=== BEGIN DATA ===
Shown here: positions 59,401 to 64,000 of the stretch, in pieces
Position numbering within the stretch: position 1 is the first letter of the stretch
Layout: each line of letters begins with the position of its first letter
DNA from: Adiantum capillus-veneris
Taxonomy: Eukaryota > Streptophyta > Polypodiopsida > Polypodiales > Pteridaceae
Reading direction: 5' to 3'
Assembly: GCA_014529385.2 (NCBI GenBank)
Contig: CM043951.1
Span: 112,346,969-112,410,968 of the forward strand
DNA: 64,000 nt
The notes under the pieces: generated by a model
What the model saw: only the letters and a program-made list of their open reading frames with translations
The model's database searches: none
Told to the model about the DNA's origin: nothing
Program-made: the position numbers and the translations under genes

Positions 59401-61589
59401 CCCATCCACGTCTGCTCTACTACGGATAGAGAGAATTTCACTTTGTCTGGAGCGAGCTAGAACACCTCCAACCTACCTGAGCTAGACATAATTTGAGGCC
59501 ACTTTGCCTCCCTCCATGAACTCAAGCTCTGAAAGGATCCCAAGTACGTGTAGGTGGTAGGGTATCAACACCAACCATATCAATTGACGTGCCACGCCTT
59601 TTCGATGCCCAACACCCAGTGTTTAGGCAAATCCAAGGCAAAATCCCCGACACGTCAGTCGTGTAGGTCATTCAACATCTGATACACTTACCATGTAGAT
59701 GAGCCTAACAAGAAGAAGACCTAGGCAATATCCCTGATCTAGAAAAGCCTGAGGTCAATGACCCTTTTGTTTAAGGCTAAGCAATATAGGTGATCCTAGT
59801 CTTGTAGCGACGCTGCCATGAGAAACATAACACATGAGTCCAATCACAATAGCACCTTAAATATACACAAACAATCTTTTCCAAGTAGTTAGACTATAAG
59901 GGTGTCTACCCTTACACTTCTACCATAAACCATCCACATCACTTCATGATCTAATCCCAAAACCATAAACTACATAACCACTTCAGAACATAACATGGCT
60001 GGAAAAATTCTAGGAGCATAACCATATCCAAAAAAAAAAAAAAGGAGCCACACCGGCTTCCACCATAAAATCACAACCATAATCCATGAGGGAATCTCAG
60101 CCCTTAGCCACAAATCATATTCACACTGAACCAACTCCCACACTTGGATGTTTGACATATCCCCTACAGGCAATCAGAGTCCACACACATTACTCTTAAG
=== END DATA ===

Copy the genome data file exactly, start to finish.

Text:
Shown here: positions 59,401 to 64,000 of the stretch, in pieces
Position numbering within the stretch: position 1 is the first letter of the stretch
Layout: each line of letters begins with the position of its first letter
DNA from: Adiantum capillus-veneris
Taxonomy: Eukaryota > Streptophyta > Polypodiopsida > Polypodiales > Pteridaceae
Reading direction: 5' to 3'
Assembly: GCA_014529385.2 (NCBI GenBank)
Contig: CM043951.1
Span: 112,346,969-112,410,968 of the forward strand
DNA: 64,000 nt
The notes under the pieces: generated by a model
What the model saw: only the letters and a program-made list of their open reading frames with translations
The model's database searches: none
Told to the model about the DNA's origin: nothing
Program-made: the position numbers and the translations under genes

Positions 59401-61589
59401 CCCATCCACGTCTGCTCTACTACGGATAGAGAGAATTTCACTTTGTCTGGAGCGAGCTAGAACACCTCCAACCTACCTGAGCTAGACATAATTTGAGGCC
59501 ACTTTGCCTCCCTCCATGAACTCAAGCTCTGAAAGGATCCCAAGTACGTGTAGGTGGTAGGGTATCAACACCAACCATATCAATTGACGTGCCACGCCTT
59601 TTCGATGCCCAACACCCAGTGTTTAGGCAAATCCAAGGCAAAATCCCCGACACGTCAGTCGTGTAGGTCATTCAACATCTGATACACTTACCATGTAGAT
59701 GAGCCTAACAAGAAGAAGACCTAGGCAATATCCCTGATCTAGAAAAGCCTGAGGTCAATGACCCTTTTGTTTAAGGCTAAGCAATATAGGTGATCCTAGT
59801 CTTGTAGCGACGCTGCCATGAGAAACATAACACATGAGTCCAATCACAATAGCACCTTAAATATACACAAACAATCTTTTCCAAGTAGTTAGACTATAAG
59901 GGTGTCTACCCTTACACTTCTACCATAAACCATCCACATCACTTCATGATCTAATCCCAAAACCATAAACTACATAACCACTTCAGAACATAACATGGCT
60001 GGAAAAATTCTAGGAGCATAACCATATCCAAAAAAAAAAAAAAGGAGCCACACCGGCTTCCACCATAAAATCACAACCATAATCCATGAGGGAATCTCAG
60101 CCCTTAGCCACAAATCATATTCACACTGAACCAACTCCCACACTTGGATGTTTGACATATCCCCTACAGGCAATCAGAGTCCACACACATTACTCTTAAG